Oral Hygiene Helps Save Your Brain

Q: My dentist told me that poor dental/oral health can increase the risk for Alzheimer’s. Is this just an urban legend to generate more dentistry business?

A: Not at all!   Your dentist keeps up with the medical news.  The link between poor oral health and cardio-vascular disease is long established.  More recently researchers are exploring the so-called gut-brain axis.  By now we all know that the tube that runs from our mouth to our rectum is chock full of bugs.  Hold on now, don’t we have way better dental care than our ancestors, and wasn’t there less dementia back then?  Well, yes but we are living longer (and have better ability to diagnose neurological degeneration) and we also have a lot of microflora-disrupting stuff posing as “food” that is marketed to go down the hatch.  I don’t want to sound judgmental, but it never fails to shock me walking into a super-store and see the aisles upon aisles of fluffed up GMO-laced corn-carbs with artificial flavorings.  Protect your brain!  Don’t walk down these aisles.

The several areas in the mouth (throat, tongue, gums, tooth surfaces) each function according to their different environmental conditions and location. The throat and tongue surface cells are constantly shedding, creating a complex environment that bacteria must adapt to in order to form a functional “community” which protects these sub-environments. The throat, tongue, and tooth enamel constantly deal with saliva being washed over the surface, but the gingival crevices and crypts are protected. However, even with the differences these areas all share some similarities. The mucosa covered surfaces are prime targets for bacteria to adhere, so bacteria are found on the throat, tongue, teeth, and gums no matter how healthy someone tries to be. Some of the common genuses of bacteria throughout the mouth are Streptococci, Neisseria, Fusobacterium, Prevotella, and other anaerobic bacteria. Recent research has shown that Parkinson’s patients are low in Prevotella bugs in their mouth and gut, and this is part of why PD patients can’t form an adequate quantity of dopamine. The good bugs that reside throughout our bodies work in many ways; largely by helping to digest nutrients so they can be absorbed, and also by helping to form enzymes and neurotransmitters.  That’s right.  Our good bugs are like tiny robots that help power the manufacture of adrenaline, cortisol, serotonin, GABA, etc.  The mouth is subjected to constant environmental changes, and any disturbance to the conditions of the mouth lead to changes in the microflora. When conditions are disrupted, and the helpful bacteria are outnumbered by pathogenic bacteria, diseases, both local and systemic, can occur.  Some of the same bacteria that cause bad breath on the tongue will cause periodontal disease between the gum and the tooth surface. Although each sub-niche is different rules, their collective actions and inhabitants affect the whole mouth community and is one of the most widely researched areas of the human body to understand microflora.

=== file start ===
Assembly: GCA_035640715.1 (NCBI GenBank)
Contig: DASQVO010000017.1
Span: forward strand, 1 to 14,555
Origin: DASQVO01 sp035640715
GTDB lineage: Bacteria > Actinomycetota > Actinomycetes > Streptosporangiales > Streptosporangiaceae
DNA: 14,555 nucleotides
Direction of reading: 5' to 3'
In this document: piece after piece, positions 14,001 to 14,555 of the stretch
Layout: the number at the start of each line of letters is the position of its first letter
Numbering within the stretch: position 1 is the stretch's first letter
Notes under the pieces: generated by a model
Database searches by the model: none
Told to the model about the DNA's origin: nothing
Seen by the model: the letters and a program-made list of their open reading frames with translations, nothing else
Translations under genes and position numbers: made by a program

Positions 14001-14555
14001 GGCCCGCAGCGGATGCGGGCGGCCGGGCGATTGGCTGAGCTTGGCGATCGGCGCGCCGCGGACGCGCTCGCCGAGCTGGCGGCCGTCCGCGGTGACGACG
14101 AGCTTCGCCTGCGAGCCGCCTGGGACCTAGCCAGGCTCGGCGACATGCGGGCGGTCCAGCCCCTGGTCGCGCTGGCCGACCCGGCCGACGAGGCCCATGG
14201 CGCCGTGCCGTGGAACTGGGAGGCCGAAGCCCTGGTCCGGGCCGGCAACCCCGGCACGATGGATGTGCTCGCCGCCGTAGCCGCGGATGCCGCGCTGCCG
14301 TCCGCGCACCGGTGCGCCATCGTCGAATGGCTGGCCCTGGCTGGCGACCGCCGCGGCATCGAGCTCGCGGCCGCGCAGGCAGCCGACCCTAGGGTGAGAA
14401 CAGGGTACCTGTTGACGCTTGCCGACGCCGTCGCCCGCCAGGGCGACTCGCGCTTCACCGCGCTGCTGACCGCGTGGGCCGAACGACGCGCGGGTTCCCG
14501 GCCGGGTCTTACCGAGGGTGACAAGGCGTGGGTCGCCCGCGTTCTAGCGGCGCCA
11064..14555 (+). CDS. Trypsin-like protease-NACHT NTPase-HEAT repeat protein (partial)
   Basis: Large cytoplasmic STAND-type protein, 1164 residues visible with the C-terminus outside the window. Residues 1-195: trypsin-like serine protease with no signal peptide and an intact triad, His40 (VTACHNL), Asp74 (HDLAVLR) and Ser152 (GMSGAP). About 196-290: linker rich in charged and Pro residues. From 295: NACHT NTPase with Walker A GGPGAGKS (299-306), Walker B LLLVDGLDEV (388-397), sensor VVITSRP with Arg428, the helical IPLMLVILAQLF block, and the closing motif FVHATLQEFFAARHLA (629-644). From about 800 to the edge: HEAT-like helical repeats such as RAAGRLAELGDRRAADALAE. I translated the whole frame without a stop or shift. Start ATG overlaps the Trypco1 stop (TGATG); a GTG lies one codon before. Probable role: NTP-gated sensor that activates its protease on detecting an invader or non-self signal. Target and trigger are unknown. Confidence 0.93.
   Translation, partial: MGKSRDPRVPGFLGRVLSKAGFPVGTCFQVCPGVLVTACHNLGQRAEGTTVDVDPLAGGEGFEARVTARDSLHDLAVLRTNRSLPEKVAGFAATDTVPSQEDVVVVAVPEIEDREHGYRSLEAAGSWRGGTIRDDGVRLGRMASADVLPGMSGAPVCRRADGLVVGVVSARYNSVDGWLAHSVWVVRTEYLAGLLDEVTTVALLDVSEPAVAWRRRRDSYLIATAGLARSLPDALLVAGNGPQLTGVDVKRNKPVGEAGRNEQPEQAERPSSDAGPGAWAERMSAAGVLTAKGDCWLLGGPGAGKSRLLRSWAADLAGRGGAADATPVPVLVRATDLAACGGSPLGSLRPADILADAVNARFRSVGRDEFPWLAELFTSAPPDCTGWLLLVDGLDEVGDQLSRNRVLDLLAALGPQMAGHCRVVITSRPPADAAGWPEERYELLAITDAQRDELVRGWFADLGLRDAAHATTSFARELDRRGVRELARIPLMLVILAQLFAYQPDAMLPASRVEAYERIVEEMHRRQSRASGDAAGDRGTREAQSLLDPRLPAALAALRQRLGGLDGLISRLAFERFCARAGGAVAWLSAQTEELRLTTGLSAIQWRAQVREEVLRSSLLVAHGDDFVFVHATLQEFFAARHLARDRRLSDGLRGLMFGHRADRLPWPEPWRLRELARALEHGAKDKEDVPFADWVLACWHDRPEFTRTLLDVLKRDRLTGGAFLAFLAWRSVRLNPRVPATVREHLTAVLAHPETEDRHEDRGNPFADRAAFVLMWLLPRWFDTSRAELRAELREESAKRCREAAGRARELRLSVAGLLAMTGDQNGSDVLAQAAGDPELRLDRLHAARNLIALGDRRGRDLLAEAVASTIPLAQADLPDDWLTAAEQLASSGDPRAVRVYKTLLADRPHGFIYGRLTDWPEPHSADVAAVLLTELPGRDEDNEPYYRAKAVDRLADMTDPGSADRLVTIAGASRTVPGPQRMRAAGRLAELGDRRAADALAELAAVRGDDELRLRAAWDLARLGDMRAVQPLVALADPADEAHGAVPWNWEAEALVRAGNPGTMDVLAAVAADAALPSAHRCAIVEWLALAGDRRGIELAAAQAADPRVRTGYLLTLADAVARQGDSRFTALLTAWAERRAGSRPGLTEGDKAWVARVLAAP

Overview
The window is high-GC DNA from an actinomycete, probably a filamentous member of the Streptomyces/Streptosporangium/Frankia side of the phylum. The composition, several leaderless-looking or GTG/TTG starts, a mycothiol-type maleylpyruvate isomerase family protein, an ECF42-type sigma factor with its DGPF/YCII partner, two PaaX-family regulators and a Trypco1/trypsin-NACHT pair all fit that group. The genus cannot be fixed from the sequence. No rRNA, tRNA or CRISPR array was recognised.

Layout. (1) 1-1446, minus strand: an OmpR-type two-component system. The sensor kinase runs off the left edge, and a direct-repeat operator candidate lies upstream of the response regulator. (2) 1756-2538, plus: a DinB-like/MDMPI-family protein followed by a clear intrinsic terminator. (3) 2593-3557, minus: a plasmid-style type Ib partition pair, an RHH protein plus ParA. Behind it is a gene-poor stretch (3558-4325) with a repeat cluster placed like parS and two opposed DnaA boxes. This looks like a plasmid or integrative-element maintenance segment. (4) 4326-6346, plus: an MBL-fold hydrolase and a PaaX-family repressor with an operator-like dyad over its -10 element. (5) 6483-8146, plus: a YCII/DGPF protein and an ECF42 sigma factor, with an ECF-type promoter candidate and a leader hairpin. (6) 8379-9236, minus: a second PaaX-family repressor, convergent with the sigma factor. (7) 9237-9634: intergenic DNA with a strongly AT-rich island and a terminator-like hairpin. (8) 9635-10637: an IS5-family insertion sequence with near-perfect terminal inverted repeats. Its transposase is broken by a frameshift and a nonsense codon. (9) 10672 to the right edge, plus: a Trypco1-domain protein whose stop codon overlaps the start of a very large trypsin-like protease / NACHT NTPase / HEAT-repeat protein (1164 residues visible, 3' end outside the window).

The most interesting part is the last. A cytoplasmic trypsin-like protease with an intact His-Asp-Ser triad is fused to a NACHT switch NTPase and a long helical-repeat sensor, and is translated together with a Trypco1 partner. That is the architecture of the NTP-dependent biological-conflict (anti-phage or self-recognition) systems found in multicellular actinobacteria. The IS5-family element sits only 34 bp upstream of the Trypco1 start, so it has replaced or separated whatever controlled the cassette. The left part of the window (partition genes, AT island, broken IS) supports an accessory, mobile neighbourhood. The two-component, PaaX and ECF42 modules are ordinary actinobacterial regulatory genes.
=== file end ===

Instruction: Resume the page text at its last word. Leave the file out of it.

Bottom line: brush and floss your teeth twice daily. If your teeth are irregularly spaced, also consider water-piking.  Always rinse your mouth out right after eating anything, even a little tiny snack.  Eat lively foods (pickles, yogurt, Kimchee) and raw foods daily.  Go easy on animal products, or go vegan.  Check it out.  You might feel even better!